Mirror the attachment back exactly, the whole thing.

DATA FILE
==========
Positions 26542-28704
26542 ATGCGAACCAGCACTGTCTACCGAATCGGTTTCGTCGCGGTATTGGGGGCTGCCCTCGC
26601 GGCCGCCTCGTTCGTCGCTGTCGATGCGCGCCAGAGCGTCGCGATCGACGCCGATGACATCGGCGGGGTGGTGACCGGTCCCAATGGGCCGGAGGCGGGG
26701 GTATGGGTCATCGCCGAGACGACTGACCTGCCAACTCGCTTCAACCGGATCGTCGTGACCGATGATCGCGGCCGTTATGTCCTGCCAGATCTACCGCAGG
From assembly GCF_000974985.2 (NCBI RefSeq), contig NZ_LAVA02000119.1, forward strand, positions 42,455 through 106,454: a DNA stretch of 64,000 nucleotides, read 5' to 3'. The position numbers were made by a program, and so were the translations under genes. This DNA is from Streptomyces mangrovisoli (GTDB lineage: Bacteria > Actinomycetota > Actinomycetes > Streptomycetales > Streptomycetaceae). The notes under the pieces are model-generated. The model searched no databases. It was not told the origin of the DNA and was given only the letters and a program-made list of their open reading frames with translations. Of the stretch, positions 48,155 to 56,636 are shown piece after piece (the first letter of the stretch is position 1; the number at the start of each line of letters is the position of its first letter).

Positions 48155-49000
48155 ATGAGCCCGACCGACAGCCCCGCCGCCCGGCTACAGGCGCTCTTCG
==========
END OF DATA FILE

Positions 26542-28704
26542 ATGCGAACCAGCACTGTCTACCGAATCGGTTTCGTCGCGGTATTGGGGGCTGCCCTCGC
26601 GGCCGCCTCGTTCGTCGCTGTCGATGCGCGCCAGAGCGTCGCGATCGACGCCGATGACATCGGCGGGGTGGTGACCGGTCCCAATGGGCCGGAGGCGGGG
26701 GTATGGGTCATCGCCGAGACGACTGACCTGCCAACTCGCTTCAACCGGATCGTCGTGACCGATGATCGCGGCCGTTATGTCCTGCCAGATCTACCGCAGG
From assembly GCF_000974985.2 (NCBI RefSeq), contig NZ_LAVA02000119.1, forward strand, positions 42,455 through 106,454: a DNA stretch of 64,000 nucleotides, read 5' to 3'. The position numbers were made by a program, and so were the translations under genes. This DNA is from Streptomyces mangrovisoli (GTDB lineage: Bacteria > Actinomycetota > Actinomycetes > Streptomycetales > Streptomycetaceae). The notes under the pieces are model-generated. The model searched no databases. It was not told the origin of the DNA and was given only the letters and a program-made list of their open reading frames with translations. Of the stretch, positions 48,155 to 56,636 are shown piece after piece (the first letter of the stretch is position 1; the number at the start of each line of letters is the position of its first letter).

Positions 48155-49000
48155 ATGAGCCCGACCGACAGCCCCGCCGCCCGGCTACAGGCGCTCTTCG